Wall Street has a Trust Issue with President Trump

In poker, when a player has a habit that indicates that they are bluffing or another one that indicates they have a strong hand, it is called a tell. In criminal law when a criminal uses a certain method to commit the same crime over and over, they call it an M.O.—or modus operandi.

Right now, Wall Street seems to think that President Trump has a tell or an M.O. for his method of dealing with issues. After the announcement over the weekend that the U.S. and China had agreed to a tariff ceasefire, we got a glimpse of the President’s M.O. He announced via a tweet that the meeting with President Xi of China was an “extraordinary one.”

“My meeting in Argentina with President Xi of China was an extraordinary one. Relations with China have taken a BIG leap forward! Very good things will happen. We are dealing from great strength, but China likewise has much to gain if and when a deal is completed. Level the field!” President Trump, via Twitter

The initial reaction from the world’s investment markets was a positive one, but that positive enthusiasm didn’t last long. By the end of Monday’s trading action, the U.S. stock market had moved well off its highs and on Tuesday we saw a huge selloff with the S&P 500 losing 3.24%.

Throughout the day on Bloomberg, I heard a number of interviews with guests that talked about how President Trump has a habit of making these announcements without giving any details. Then when the details are released, the actual results aren’t nearly as great as we were led to believe.

Several announcements that were mentioned were the first meeting with President Xi at Mar A Lago, the summit with North Korea’s Kim Jong Un, and the meeting with Vladimir Putin in Paris this past July. In each case, there was a lot of pageantry and media attention, but in the end little changed after the meetings.

One other situation that was brought by several guests on Bloomberg was the recent trade agreement between the U.S., Canada and Mexico. While President Trump said it was a “model agreement that changes the trade landscape forever,” others have claimed that very little changed from the original NAFTA agreement.

Now, before you start saying this is just a bunch of liberals running down President Trump’s accomplishments, the people that were guests on Bloomberg were not politicians. These were business leaders and investments executives. I don’t think they really care whether the president is a Republican or a Democrat. First and foremost they care about their own businesses and the economy they are working in.

I have said since the trade war with China started that I applaud President Trump for tackling the issue. There were unfair practices between the two countries and it needed to be addressed. There were inequities between the two countries and it was not a balanced situation. Intellectual property laws were also a major concern and those needed to be addressed.

So far, there has been little accomplished to celebrate and I think that is why we are seeing the negative reaction by the stock market. The details have not been worked out and we are a long way from an agreement with China that is beneficial to Corporate America. The only part of the meeting that seems to be clear is that the two sides agreed to not assess any new tariffs for the next 90 days and that isn’t really something to celebrate.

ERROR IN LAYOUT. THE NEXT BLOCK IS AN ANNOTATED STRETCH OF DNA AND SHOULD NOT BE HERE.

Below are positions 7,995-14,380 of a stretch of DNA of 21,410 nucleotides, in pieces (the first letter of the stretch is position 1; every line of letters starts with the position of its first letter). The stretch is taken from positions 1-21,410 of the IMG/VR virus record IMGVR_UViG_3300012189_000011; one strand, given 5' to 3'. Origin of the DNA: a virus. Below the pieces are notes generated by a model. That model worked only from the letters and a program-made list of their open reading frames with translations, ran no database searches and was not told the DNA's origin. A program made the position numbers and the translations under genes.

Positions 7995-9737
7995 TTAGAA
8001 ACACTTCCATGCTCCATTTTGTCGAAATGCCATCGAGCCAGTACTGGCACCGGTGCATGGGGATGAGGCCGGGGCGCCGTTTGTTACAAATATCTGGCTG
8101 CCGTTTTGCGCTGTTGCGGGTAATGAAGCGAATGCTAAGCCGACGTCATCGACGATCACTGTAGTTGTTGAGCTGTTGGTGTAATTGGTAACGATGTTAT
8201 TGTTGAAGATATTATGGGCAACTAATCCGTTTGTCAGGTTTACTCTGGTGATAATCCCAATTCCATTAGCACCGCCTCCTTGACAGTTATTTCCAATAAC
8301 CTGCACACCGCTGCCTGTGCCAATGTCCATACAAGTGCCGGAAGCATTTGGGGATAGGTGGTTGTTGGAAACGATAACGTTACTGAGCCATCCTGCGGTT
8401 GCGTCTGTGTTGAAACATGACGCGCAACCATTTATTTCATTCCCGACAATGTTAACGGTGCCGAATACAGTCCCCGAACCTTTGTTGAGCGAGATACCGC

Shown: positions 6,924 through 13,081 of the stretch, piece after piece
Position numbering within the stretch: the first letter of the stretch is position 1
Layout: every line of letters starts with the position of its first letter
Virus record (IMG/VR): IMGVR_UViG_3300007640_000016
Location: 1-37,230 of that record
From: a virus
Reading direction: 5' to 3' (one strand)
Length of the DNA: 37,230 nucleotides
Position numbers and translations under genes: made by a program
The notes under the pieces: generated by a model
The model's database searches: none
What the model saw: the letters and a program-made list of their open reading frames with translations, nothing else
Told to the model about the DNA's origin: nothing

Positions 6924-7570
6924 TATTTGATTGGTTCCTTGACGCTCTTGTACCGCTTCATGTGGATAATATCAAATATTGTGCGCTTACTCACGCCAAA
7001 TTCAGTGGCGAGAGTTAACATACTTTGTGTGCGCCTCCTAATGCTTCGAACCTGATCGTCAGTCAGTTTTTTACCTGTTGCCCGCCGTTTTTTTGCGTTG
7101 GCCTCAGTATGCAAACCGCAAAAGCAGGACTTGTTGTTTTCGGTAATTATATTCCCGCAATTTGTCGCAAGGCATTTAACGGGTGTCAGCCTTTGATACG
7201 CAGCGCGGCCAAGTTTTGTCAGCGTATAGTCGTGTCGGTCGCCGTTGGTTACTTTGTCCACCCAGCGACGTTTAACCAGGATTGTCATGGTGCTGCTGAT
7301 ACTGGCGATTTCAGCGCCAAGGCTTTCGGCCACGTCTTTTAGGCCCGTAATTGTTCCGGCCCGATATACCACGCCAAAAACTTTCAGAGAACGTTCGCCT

In the business world people often talk about over promising and under delivering versus under promising and over delivering. Right now President Trump seems to be facing the former. Now investors have watched the scenario play out too many times and are questioning whether he can actually get a deal done. At this point, I would say that President Trump needs to change his M.O.

Instead of making big announcements and then providing little in the way of details, he might want to say little in the beginning and then make the grand announcement once the details are hashed out and an agreement is signed. This approach would restore investor confidence in his ability to deliver on the pro-business agenda he promised during the campaign.

When the new tax laws were signed one year ago, it gave investors and consumers alike a new level of confidence and it drove the market higher. Another accomplishment along those lines would go a long way in restoring the confidence.

About Rick Pendergraft

Rick has been studying, trading, analyzing and writing about the investment markets for over 30 years. He has worked for some of the largest financial publishers in the world and he has been quoted in the Wall Street Journal, USA Today, the New York Times and the Washington Post. In addition, he has been interviewed on Bloomberg, CNBC and Fox Business News. Rick’s analysis process includes fundamental, sentiment and technical analysis. Rick started college as an education major, wanting to teach economics, but eventually changed to majoring in Economics and received a Bachelor of Science in Economics from Wright State University. His desire to inform and educate people is at the heart of his writing.

One comment

  1. Why such big swings in market indexes? HFT and “thin” trading due to decreased liquidity from the Fed’s now $50 billion/mo quantitative tightening, aka “normalization”. A little sentiment goes a long way in this market because of algorithmic high frequency trading (I’ve read it’s up to 70% of daily trade volume). Time to address this situation?

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